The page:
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Ocean Steamships 1891 - Gould. Rideing, Seaton, Chadwick, Kelley and Hunt

Front Cover

Ocean Steamships: Popular Account Of Their Construction Development, Management And Appliances By: F. E Chadwick, U. S. N., John H. Gould, J. D. J. Kelley, U. S. N., William H. Rideing.
Ridgely Hunt, U. S. N., A. E. Seaton With Ninety-Six Illustrations, New York: Charles Scribner’s Sons (1891).

With Ninety-six Illustrations. 8vo, pp. xv, 298. (New York: Charles Scribner's Sons, 1891.) Few books will leave the press during this holiday season which are at once so solid and satisfying in their matter and so sumptuous in their form as this volume.

The writers have divided between them the subjects of " The Development of the Steamship," "Speed in Ocean Steamers," "The Building of an ' Ocean Greyhound,' " "Ocean Passenger Travel," "The Ship's Company," "Safety On the Atlantic," "The Ocean Steamship as a Freight Carrier," and " The Steamship Lines of the World "—each treating his subject with the skill of a specialist and the clarity of a popular writer.

The numerous illustrations (some of them from instantaneous photographs) are drawn by the best marine artists, and breathe of the sea. Even the artistic cover has its appropriate part in making a perfect volume.


The Development Of The Steamship
By Commander F. E. Chadwick, U. S. Navy.

Slow Growth of the Idea of Steam Propulsion—Models Shown at the Liverpool Exhibition in 1886—Claims of Precedence in the Invention of Steamboats—What Fulton Accomplished—the Clermont— the Voyage of the Savannah in 1819—the First War Steamer— the Atlantic Crossed by the Sirius and Great Western in 1888-Founding of the Cunard Company—Invention of the Screw Propeller—Its Application to the Archimedes and the Great Britain —Early Fleet of the Cunard Company—American Enterprises— the Screw Steamer Princeton—Establishment of the Pacific Mail —the Collins Line—Its Success and Ultimate Failure—the Great Eastern—Beginning of Great Rivalry in Speed—Triple Expansion Engines—Important Changes in Design.

Speed In Ocean Steamers
By A. E. Seaton.

The Viking’s Craft and the Modern “Greyhound”—Problems of Inertia and Resistance—Primary Condition for High Speed—What Is Meant by “Coefficient of Fineness” and “Indicated Horse-Power” —Advance in Economical Engines—What the Compound Engine Effected—a Comparison of Fast Steamers From 1836 to 1890—Prejudice Against Propellers and High Pressures—Advantages of More Than One Screw Propeller—Attempts at Propulsion by Turbine Wheels, Ejections, and Pumps—the Introduction of Siemens-Martin Steel in 1875 the Chief Factor in the Success of Modern Fast Steamers—Decrease in Coal Consumption—Importance of Forced Draughts—the Problem of Mechanical Stoking—Possibilities of Liquid Fuel—Is the Present Speed Likely to Be Increased ?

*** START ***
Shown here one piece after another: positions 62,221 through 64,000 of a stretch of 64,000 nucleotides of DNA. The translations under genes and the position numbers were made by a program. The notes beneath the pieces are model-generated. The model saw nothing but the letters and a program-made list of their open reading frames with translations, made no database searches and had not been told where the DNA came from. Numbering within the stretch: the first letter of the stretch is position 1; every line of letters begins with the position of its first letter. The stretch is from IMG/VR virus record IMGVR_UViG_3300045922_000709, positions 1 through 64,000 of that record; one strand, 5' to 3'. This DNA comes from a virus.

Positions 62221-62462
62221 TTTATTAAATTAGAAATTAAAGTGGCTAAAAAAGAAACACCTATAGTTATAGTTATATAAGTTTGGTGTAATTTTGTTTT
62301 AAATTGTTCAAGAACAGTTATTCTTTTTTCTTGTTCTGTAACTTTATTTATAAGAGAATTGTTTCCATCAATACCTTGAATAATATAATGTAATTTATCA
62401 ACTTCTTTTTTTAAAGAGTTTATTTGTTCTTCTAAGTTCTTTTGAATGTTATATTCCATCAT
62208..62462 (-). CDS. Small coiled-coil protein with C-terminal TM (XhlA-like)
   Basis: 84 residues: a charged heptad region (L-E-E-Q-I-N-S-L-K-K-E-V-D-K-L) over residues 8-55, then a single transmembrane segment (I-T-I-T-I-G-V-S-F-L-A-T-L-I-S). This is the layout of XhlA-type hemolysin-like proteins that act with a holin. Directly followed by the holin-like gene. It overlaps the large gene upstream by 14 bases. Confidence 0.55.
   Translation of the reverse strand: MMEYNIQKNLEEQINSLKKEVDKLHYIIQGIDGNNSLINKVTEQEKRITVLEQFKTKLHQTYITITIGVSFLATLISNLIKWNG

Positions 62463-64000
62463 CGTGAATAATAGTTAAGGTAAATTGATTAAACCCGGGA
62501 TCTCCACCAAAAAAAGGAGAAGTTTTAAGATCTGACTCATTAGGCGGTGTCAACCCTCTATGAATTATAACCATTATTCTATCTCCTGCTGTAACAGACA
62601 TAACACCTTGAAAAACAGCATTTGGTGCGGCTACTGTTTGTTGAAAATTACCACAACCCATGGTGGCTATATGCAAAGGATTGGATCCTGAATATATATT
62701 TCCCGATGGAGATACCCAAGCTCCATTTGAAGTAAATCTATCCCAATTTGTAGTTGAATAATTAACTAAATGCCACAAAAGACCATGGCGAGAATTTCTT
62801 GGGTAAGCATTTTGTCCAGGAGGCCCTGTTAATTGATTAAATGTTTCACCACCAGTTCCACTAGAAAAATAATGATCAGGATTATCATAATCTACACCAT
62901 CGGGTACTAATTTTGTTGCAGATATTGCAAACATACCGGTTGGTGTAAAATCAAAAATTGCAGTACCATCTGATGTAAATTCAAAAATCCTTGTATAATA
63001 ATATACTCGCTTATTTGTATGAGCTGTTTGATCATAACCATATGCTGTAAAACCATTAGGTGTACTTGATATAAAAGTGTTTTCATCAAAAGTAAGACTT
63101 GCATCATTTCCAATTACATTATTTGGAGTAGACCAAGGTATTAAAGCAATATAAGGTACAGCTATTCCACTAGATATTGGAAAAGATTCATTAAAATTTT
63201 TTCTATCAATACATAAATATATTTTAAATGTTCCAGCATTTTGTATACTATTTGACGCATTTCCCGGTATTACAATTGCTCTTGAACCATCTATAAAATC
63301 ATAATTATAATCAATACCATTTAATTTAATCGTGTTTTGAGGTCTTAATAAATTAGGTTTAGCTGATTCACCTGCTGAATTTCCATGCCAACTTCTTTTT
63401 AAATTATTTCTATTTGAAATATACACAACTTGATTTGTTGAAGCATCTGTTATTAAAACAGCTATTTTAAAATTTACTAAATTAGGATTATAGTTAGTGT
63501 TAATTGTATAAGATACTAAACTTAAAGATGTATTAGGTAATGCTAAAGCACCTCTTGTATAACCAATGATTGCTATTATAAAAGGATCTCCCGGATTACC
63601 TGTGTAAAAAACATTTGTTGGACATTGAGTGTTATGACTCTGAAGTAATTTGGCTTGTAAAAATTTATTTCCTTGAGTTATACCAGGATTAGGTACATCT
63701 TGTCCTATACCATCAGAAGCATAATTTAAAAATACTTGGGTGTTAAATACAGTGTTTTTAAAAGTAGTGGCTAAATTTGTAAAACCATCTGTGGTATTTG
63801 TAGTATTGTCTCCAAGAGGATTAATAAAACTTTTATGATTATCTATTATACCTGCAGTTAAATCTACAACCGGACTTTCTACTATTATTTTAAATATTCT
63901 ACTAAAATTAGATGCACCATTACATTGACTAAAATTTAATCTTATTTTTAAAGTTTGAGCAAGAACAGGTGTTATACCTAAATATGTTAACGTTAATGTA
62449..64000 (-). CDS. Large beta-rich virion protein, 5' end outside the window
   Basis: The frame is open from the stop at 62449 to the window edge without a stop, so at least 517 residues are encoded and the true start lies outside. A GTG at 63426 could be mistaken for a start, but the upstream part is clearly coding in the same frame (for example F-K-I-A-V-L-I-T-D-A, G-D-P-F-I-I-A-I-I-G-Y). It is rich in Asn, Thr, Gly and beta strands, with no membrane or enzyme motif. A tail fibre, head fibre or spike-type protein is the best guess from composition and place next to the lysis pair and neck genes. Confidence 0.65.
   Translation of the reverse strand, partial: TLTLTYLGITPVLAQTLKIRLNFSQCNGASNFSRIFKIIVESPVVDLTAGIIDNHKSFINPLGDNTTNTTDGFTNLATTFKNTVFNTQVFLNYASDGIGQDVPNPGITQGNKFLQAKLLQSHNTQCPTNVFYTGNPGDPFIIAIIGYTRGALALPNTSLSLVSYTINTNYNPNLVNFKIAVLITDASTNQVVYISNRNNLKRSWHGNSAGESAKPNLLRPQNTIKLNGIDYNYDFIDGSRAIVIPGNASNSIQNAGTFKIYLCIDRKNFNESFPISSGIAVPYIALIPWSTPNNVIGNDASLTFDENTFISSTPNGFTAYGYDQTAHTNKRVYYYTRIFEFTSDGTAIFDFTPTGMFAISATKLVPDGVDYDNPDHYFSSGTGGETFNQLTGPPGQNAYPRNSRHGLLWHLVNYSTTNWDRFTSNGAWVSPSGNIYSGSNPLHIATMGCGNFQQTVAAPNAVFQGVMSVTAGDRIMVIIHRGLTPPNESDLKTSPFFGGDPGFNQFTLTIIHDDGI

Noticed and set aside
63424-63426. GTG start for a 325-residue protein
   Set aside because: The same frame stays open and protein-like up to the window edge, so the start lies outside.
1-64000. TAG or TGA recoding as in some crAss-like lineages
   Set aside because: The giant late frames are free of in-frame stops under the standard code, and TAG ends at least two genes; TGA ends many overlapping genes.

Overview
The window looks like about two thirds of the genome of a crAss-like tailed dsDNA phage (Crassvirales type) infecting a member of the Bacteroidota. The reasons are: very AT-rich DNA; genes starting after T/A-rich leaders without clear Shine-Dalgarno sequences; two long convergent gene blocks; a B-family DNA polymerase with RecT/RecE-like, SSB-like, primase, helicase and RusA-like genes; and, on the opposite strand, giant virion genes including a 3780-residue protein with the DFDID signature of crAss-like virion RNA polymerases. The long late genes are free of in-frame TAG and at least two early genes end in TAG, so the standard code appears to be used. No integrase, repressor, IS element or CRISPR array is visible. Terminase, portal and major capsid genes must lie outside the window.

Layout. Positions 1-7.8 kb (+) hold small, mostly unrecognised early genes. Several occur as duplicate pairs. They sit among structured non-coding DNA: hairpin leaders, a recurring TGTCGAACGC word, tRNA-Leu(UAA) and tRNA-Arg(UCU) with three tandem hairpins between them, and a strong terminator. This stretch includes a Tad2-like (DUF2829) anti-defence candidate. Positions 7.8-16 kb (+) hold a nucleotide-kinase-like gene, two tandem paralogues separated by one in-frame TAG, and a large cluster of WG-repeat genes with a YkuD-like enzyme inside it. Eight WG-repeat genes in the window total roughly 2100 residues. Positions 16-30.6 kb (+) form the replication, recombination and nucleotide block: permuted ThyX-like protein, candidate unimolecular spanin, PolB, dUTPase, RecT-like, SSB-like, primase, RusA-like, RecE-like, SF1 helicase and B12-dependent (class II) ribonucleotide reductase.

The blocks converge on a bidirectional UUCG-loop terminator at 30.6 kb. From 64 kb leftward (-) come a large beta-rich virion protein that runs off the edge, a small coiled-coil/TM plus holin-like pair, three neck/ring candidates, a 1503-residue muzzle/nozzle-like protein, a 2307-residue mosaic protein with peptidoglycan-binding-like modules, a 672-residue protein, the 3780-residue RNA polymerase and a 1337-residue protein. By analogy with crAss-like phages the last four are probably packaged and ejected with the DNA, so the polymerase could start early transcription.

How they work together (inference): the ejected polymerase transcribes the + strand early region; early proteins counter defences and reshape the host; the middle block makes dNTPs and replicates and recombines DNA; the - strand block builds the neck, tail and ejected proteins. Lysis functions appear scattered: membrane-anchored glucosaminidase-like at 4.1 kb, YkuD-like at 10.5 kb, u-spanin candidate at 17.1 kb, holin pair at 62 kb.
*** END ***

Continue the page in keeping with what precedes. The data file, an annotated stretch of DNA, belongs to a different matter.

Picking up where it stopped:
The Building Of An “Ocean Greyhound”
By William H. Rideing.

The Cost of an Ocean Racer—Intricate “Financing” of Such an Undertaking—the Contract With the Ship-Builders—the Uncertain Element in Designing—Great Ship Yards Along the Clyde—the Plans of a Steamer on Paper—Enlargement of Plans in the “ Mold Loft ”—What Is Meant by “ Fairing the Ship ’’—the “ Scrive Board”—Laying Down the Keel—Making the Huge Ribs—When a Ship Is “in Frame’’—Shaping and Trimming the Plates—Riveting and Caulking—Ready for Launching—the Great “Plant” Which Is Necessary for the Building of a Ship—Description of a Typical Yard—Works Covering Seventy Four Acres—Where the Shaft Is Forged—the Lathes at Work—the Adjustment of Parts—Seven Thousand Workmen.

Ocean Passenger Travel
By John H. Gould.

The First Ocean Race—Passenger Traffic in the Old Clipper Days— State-Rooms and Table Fare in Early Days—the First Ocean Mail Contract—Discomforts Fifty Years Ago—American Transatlantic Lines — Government Subsidies — Novelties on the Collins Line — When Steerage Passengers Were Allowed on Ocean Steamships— Important Changes in the Comport of Passengers Wrought by the Oceanic in 1870—the Present Era of Twin-Screw Ships—Their Advantages—the Fastest Voyages East and West—Records of the Great Racers—Modern Conveniences and Luxuries—the Increase in the Number of Cabin Passengers Prom 1881 to 1890—How the Larder Is Supplied—Electric Lights, Libraries, and Music-Rooms— Customs Peculiar to the French, German, and British Lines—Life in the Steerage—Immigration Statistics—Government Regulations.

The Ship’s Company
By Lieutenant J. D. Jerrold Kelley, U. S. Navy.

Has Steam Ruined the Genuine Sailors of Story and Song? Hauling a Liner Out of the Liverpool Docks | the Traits of Master-Mariners | Education of Junior Officers | a Fire Drill | Stowing the Cargo | Down the Channel in a Fog | the Routine Life at Sea | the Trials of Keeping Watch | a BO’s’n’s Right to Bluster | Steering by Steam | Scrubbing the Decks in the Middle Watches | Formalities of Inspection | the Magic Domain of the Engine-Room | Picturesqueness of the Stoke-Hole | Messes of the Crew | the Noon Observation | Life Among the Cabin Passengers | Boat Drill | Pleasures Toward the End of the Voyage | the Concert | Scenes in the Smoking-Room | Wagers on the Pilot-Boat Number | Fire Island Light and the End of the Voyage

Safety On The Atlantic
By William H. Rideing.

The Dangers of the Sea—Precautions in a Fog—Anxieties of the Captain—Creeping up the Channel—“Ashore at South Stack”—Narrow Escape of the Baltic—Some Notable Shipwrecks—Statistics Since 1838 — the Region of Icebergs — When They Are Most Frequent—Calamities From Ice—Safety Promoted by Speed—Modern Protection From Incoming Seas—Bulkheads and Double Bottoms — Water Tight Compartments—the Special Advantage of the Longitudinal Bulkhead—the Value of Twin Screws—Dangers From a Broken Shaft—Improvements in the Mariner's Compass, the Patent Log, and Sounding Machine—Manganese Bronze for Propellers—Lights, Buoys, and Fog Signals —the Remarkable Record of 1890.